My 8-year-old daughter recently reminded me of a math riddle I remember from when I was a kid: "Would you rather have a million dollars right now, or one penny doubled every day for 30 days?" The answer seems pretty obvious at first blush--take the million bucks! Who wants a pile of pennies in a month?
But the math behind the penny doubling is surprising and kind of fun. On day 1 you have one penny; on day 2 you have two pennies. By day 10 you have a little over five bucks. (Is that million-dollar deal still on the table, or is it too late?) By day 20 you have around $5,000; by day 25 you have over $150,000. On the 30th day you have--wait for it--over $5 million.
Right off the bat, here's the bad news: You will almost certainly not find an investment that will compound at a 100% daily rate. But the good news is that time plus compound interest really can grow your money exponentially.
Let's say you receive $1,000 as a graduation gift. It's tempting to splurge. After all, spending $1,000 on an extravagance isn't exactly the same as squandering a fortune. But as my colleague Christine Benz advises in "7 Financial Tips for New Graduates," it pays to keep return on investment top of mind when making spending decisions.
If you had invested $1,000 in an S&P 500 index fund in May 1978, it would be worth about $78,000 today (assuming the fund was in a tax-sheltered account and you had reinvested the dividends). Though a far cry from the 100% daily gain we got with the pennies, our $1,000 investment in the S&P 500 fund gained a very respectable 11.5% annually over the 40-year period. This is where the old investing adage "save early and often" comes from: Giving your money as much time as possible to compound—even small contribution amounts—is a great way to build wealth.
I searched our fund and ETF coverage lists for great "starter" funds. If you are just beginning to dip your toes into investing and want to start out with a single fund, it's a good idea to focus on two things: broad diversification and very low expenses. We also looked for funds with low investment minimums, though if you are investing through an employer-sponsored retirement plan or via an online brokerage such as Fidelity or Schwab you may have access to share classes with higher minimum investments and lower fees.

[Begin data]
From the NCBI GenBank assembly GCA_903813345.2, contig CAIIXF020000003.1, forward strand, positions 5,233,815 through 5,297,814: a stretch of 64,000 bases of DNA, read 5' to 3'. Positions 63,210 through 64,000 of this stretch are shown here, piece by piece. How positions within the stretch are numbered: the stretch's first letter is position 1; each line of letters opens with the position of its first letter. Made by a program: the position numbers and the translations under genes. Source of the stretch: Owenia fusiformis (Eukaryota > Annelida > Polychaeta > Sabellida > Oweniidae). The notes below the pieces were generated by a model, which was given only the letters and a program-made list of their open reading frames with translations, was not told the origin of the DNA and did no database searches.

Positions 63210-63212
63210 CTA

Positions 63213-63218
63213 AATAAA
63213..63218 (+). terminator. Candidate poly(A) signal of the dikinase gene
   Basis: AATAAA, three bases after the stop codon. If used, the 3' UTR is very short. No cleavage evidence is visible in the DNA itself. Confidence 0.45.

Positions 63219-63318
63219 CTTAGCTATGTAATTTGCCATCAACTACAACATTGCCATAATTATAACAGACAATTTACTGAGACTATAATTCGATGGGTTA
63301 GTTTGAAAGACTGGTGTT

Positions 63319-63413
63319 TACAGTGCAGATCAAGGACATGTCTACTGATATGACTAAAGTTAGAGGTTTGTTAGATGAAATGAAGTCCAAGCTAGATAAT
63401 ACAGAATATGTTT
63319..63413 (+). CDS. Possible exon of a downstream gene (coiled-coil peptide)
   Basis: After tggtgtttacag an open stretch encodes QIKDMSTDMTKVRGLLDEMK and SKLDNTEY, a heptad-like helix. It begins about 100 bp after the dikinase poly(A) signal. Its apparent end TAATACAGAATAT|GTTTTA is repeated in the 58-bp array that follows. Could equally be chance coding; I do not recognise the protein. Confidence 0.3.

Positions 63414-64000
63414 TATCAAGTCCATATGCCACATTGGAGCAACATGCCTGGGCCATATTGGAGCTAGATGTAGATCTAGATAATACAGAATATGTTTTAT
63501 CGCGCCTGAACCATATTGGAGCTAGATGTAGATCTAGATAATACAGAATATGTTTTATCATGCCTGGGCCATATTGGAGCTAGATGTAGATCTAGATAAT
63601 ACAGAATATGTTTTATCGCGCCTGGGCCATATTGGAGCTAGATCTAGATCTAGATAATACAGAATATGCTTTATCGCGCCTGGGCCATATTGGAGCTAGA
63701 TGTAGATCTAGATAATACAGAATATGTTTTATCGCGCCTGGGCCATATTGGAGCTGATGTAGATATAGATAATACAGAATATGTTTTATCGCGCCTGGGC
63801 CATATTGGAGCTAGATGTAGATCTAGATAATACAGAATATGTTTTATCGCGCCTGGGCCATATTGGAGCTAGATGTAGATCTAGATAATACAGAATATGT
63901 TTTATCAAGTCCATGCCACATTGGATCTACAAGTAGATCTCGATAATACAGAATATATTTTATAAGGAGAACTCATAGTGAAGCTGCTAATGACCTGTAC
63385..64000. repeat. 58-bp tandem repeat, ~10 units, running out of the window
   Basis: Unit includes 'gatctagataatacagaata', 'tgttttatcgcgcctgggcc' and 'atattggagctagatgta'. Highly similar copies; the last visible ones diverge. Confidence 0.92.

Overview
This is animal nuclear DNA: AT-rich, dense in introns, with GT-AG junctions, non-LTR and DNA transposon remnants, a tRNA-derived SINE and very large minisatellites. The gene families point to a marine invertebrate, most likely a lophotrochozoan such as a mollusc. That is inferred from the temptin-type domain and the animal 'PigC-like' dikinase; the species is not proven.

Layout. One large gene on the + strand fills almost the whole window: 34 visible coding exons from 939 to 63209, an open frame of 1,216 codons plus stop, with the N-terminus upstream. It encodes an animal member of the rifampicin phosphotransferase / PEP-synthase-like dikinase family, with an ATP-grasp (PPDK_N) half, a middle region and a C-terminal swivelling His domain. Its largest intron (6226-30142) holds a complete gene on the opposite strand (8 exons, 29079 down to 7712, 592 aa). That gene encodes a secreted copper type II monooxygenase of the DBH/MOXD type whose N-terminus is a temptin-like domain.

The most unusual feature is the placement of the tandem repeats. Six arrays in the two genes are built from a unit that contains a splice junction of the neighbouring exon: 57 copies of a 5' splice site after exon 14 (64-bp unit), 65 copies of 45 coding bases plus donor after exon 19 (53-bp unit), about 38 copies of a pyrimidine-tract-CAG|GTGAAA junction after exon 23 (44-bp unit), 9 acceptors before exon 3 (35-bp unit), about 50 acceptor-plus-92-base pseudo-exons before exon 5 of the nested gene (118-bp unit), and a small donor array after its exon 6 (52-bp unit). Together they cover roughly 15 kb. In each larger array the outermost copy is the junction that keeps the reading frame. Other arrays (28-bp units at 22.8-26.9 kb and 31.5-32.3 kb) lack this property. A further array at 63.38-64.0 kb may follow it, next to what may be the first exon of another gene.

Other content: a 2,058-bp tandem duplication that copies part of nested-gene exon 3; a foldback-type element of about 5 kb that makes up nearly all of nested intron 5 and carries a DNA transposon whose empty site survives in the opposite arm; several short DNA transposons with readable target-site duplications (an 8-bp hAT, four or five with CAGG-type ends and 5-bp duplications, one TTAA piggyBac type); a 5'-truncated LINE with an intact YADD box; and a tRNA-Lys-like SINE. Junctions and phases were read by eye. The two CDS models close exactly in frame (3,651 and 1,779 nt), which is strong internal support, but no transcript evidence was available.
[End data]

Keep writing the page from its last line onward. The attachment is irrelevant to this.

Total Stock Market Index Funds
A fund that tracks a total market index such as the Wilshire 5000 can be a great choice for a low-maintenance core fund. Total stock market funds weight their holdings by market cap, and as a result, the portfolio tilts toward the largest U.S. stocks. Larger-cap stocks tend to be less volatile than smaller caps over a full business cycle owing to the diversification of their businesses and easier access to capital.
Total stock market index funds also have very little turnover and are tax-efficient as a result. These funds are well diversified, too; they hold over 2,000 stocks the top 10 holdings represent less than a fifth of the portfolio.
A target-date fund is really a wrapper that holds a mix of underlying funds. The underlying funds offer diversified exposure to a mix of asset classes such as equities (large caps as well as small/mid-caps), foreign stocks, bonds, foreign bonds, and maybe a small portion of cashlike securities. They are designed to be held throughout the accumulation phase, and the asset mix shifts dynamically, becoming less risky over a person's working career and into retirement. These funds achieve this by rebalancing portfolios over time to become less focused on growth (lowering their allocation to stocks) and more focused on income (raising their allocation to bonds) as the fund approaches and passes the target date. (The year in the fund's name corresponds approximately to the investor's retirement date.)
Gold-rated target-date fund series:
Karen Wallace does not own shares in any of the securities mentioned above. Find out about Morningstar's editorial policies.